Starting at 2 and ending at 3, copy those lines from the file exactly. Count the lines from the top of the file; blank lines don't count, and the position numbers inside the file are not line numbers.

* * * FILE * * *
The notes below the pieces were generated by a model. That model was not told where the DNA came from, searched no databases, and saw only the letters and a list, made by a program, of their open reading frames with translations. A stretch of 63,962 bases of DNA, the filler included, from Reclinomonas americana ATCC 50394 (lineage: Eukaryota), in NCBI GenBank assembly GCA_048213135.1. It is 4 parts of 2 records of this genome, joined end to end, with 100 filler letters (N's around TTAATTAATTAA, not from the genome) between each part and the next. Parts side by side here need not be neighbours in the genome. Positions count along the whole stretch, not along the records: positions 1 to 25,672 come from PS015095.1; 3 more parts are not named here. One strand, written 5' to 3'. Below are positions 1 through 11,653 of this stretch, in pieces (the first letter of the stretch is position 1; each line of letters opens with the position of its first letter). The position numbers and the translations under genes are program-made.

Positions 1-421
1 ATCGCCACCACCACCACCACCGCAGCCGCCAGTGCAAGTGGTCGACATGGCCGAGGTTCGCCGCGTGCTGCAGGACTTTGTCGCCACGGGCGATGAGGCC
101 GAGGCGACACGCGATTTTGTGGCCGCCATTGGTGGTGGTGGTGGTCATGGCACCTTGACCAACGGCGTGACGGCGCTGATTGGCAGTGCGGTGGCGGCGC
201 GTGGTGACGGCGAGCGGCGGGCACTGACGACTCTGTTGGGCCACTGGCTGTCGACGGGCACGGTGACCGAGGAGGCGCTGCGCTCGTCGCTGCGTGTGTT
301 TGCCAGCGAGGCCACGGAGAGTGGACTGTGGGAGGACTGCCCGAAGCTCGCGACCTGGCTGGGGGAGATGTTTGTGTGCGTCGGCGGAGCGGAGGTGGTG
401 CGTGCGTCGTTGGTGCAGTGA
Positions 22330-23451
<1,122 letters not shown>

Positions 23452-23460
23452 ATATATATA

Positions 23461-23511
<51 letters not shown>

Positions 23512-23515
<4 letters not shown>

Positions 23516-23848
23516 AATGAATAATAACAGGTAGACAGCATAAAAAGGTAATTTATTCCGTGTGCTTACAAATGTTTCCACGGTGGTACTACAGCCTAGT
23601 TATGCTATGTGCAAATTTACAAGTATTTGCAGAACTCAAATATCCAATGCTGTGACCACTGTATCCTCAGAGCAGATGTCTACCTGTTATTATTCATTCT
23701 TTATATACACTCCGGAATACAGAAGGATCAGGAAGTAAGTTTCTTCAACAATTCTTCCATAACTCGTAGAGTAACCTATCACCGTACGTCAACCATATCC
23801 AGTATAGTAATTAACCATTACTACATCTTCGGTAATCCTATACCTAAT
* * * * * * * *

Positions 1-421
1 ATCGCCACCACCACCACCACCGCAGCCGCCAGTGCAAGTGGTCGACATGGCCGAGGTTCGCCGCGTGCTGCAGGACTTTGTCGCCACGGGCGATGAGGCC